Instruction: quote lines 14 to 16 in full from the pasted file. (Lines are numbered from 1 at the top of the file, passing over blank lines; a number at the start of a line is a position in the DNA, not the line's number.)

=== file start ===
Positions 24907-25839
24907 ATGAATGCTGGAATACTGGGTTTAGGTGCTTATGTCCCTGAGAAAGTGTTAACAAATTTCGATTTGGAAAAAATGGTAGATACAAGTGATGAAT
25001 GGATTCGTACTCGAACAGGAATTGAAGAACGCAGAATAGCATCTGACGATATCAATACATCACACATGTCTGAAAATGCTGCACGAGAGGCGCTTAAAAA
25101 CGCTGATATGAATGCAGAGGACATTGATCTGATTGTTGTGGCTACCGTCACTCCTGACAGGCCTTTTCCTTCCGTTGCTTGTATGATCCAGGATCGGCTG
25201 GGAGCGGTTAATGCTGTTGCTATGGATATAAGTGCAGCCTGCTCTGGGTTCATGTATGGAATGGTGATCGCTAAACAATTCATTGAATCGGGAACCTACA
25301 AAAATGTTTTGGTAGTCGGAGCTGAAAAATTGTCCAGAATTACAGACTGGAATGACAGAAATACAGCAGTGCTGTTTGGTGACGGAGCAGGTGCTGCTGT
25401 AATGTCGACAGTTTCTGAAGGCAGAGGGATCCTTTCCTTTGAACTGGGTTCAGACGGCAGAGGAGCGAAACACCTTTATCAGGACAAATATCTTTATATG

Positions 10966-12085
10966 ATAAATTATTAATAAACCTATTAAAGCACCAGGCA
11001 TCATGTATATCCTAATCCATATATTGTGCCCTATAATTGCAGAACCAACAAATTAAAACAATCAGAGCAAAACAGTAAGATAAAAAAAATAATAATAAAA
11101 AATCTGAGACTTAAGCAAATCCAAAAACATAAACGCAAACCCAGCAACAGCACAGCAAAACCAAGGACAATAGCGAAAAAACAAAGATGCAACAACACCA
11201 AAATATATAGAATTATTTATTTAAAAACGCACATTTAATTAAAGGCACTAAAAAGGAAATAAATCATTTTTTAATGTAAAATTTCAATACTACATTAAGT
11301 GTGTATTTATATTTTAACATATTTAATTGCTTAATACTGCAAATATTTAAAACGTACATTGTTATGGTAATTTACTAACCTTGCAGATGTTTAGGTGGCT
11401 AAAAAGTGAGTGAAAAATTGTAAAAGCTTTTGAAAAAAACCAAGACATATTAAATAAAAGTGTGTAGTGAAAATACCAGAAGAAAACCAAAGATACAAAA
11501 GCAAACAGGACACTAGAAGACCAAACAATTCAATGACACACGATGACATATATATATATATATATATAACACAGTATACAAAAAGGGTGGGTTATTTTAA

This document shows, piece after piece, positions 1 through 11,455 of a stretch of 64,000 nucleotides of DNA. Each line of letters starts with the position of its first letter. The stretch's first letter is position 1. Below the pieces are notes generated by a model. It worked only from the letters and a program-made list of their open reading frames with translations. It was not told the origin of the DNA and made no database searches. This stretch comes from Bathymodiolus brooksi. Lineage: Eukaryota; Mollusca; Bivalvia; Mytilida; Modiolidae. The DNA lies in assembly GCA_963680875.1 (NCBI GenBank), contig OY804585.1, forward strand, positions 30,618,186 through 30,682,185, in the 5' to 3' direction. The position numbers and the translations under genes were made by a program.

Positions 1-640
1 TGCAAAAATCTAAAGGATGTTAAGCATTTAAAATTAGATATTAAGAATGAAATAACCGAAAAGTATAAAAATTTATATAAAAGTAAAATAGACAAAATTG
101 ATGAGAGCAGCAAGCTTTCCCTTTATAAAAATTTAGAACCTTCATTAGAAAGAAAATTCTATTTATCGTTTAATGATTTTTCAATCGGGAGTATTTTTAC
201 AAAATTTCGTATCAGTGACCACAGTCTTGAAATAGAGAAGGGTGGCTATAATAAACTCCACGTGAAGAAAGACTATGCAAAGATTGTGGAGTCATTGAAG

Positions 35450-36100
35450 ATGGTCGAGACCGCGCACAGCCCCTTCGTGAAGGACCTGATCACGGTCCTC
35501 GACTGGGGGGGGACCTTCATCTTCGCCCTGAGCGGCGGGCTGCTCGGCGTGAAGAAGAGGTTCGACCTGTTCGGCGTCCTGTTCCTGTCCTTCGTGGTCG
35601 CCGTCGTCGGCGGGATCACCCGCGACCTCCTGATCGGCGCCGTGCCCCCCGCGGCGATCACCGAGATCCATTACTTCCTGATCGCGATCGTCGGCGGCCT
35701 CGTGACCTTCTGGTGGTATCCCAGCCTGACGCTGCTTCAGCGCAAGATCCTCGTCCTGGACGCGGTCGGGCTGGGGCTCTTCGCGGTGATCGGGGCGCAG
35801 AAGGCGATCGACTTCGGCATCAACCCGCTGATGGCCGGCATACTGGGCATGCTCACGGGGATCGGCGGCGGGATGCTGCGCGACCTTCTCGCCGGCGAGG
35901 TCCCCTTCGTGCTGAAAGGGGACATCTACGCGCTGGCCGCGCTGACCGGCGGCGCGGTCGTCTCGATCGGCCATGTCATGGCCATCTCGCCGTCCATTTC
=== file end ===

11401 AAAAAGTGAGTGAAAAATTGTAAAAGCTTTTGAAAAAAACCAAGACATATTAAATAAAAGTGTGTAGTGAAAATACCAGAAGAAAACCAAAGATACAAAA
11501 GCAAACAGGACACTAGAAGACCAAACAATTCAATGACACACGATGACATATATATATATATATATATAACACAGTATACAAAAAGGGTGGGTTATTTTAA

This document shows, piece after piece, positions 1 through 11,455 of a stretch of 64,000 nucleotides of DNA. Each line of letters starts with the position of its first letter. The stretch's first letter is position 1. Below the pieces are notes generated by a model. It worked only from the letters and a program-made list of their open reading frames with translations. It was not told the origin of the DNA and made no database searches. This stretch comes from Bathymodiolus brooksi. Lineage: Eukaryota; Mollusca; Bivalvia; Mytilida; Modiolidae. The DNA lies in assembly GCA_963680875.1 (NCBI GenBank), contig OY804585.1, forward strand, positions 30,618,186 through 30,682,185, in the 5' to 3' direction. The position numbers and the translations under genes were made by a program.